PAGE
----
Naturally-occurring materials such as anthracite and sand are comprised of non-uniform granules which tend to reversely stratify after backwashing so that the finer particles are near the top of each respective layer. This is illustrated in FIG. 2, where the average particle sizes through layers 20, 30, 40 and 50 and through interfaces 22, 32, and 42 are plotted against depth of media. This figure illustrates that the average particle size through the depth of layer 20 remains essentially constant until interface 22 is reached. At that point, the average particle size decreases to the size of the granules in layer 30, where the average particle size likewise remains constant. Therefore, the average number of particles per unit area in the direction of flow through each respective layer 20 and 30 remains essentially constant. At interface 32, the average particle size again sharply decreases as likewise occurs in interface region 42. The slightly inclined lines of FIG. 2 corresponding to layers 40 and 50 indicate that the finer particles are near the tops of those respective layers as a result of reverse stratification during backwashing. Therefore, the average number of particles per unit area in the direction of flow through layers 40 and 50 gradually decreases.

The depths of each filter layer may be chosen as desired. One example is for layers 20 and 30 to be about three inches in depth, layer 40 to be about 6 inches, and layer 50 about 12 inches. The depth of the various interface layers will depend upon the backwash flow rate. With a backwash flow rate of about fifteen to twenty gallons per minute per square foot of filter bed cross-section (GPM/ft2), interfaces 22, 32, and 42 may have respective depths of about one-half inch, one inch, and one inch. With backwash rates below 12 GPM/ft2, very little mixing would take place at the various interfaces.

Accordingly, in the operation of the present invention, contaminated liquid is introduced into filter housing 10 by way of inlet line 12 so that filtration occurs downwardly through the successive, essentially distinct granular medium layers. After the filter has accumulated a substantial quantity of contaminants filtration flow is terminated by closing valves V1 and V4 and opening valves V2 and V3 to initiate a back-washing cycle. During backwashing, liquid flows upwardly through the layers at a sufficient rate to expand the layers substantially in situ and remove the accumulated contaminants. When the filter layers have been rejuvenated sufficiently, backwash flow is terminated and the layers are reformed essentially in accordance with FIG. 2 for a subsequent filtration cycle.

FIG. 3 is a graph comparing the rate of fall of various filter media. The media were individually placed in a glass tube containing water and the media-water mixture was agitated to fully suspend the media in the water. The time interval, recorded horizontally in the graph, is the time in seconds for the media to travel 54 inches vertically in the water confined in the tube. The vertical scale is the percentage of total solids falling the distance of 54 inches in the indicated time period.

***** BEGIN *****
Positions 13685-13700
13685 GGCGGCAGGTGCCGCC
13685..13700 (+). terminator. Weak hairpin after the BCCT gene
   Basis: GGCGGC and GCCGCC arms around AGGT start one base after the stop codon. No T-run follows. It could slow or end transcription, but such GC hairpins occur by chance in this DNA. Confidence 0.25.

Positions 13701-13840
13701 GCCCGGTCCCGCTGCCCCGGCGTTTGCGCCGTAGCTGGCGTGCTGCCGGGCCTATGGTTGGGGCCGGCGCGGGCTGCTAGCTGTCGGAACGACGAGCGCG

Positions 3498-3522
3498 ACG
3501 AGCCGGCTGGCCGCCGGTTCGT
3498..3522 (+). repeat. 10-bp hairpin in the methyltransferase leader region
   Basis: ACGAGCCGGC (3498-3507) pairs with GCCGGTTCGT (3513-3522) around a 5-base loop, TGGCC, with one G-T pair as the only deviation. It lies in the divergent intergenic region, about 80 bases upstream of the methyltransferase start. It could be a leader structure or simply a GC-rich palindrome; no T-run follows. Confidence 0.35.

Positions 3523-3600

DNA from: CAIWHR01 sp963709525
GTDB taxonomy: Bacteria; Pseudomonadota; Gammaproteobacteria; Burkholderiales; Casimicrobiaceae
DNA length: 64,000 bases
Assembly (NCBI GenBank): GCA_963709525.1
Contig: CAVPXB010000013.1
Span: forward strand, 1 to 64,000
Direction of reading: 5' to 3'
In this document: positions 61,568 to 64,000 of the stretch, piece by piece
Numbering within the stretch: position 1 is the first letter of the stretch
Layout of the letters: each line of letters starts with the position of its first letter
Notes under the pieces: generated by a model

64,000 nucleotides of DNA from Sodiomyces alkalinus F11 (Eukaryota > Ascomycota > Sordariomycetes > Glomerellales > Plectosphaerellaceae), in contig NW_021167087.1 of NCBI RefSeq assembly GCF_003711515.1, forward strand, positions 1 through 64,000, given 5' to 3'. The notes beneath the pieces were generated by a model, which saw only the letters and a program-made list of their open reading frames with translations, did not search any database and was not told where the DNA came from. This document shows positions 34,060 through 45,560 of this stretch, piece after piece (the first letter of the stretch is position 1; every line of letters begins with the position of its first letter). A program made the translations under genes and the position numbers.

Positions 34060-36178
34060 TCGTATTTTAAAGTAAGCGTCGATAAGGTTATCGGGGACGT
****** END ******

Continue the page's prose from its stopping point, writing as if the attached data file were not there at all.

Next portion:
From the graph, it will be seen that the sand having an estimated particle size of 0.018 inches falls the 54 inches within a total time span of about 12 seconds, with 60% of the sand having fallen within 10 seconds. One and one-half mesh anthracite having an estimated particle size of 0.035 inches falls through the 54 inches in less than 18 seconds, with 60% of the anthracite falling in about 14 seconds. Six to ten mesh black walnut shells falls the 54 inches within about 22 seconds, with 60% falling within 17 seconds. Six to ten mesh apricot pit shells falls within 24 seconds, with 60% falling within 19 seconds. Synthetic cement-silica granules, as hereinbefore described, fall the 54 inches within 35 seconds, with 60% of the granules falling within about 27 seconds.

FIG. 4 is similar to FIG. 3, but it illustrates the effect of particle size on the rate of fall in water. While 6 to 10 mesh apricot shells all fell within 24 seconds, about 41 seconds were required for the complete fall of 12 to 20 mesh apricot pit shells. Sixty percent of the six to ten mesh material fell within 19 seconds, while about 31 seconds were required for the fall of 60% of the 12 to 20 mesh material.

From the graphs of FIGS. 3 and 4, it will be seen that specific combinations of media of predetermined density and of predetermined particle size can be incorporated into a multiple layer bed which will reclassify itself following backwash, because of the appreciable differences in fall rate of the chosen materials. The classification of the materials by rate of fall, as shown in FIG. 4, is quite clear-cut, and the classification characteristics will be readily observed.

Utilizing the data from FIGS. 3 and 4, the presently known best mode of carrying out the present invention has been derived and is illustrated in FIG. 5 of the drawings.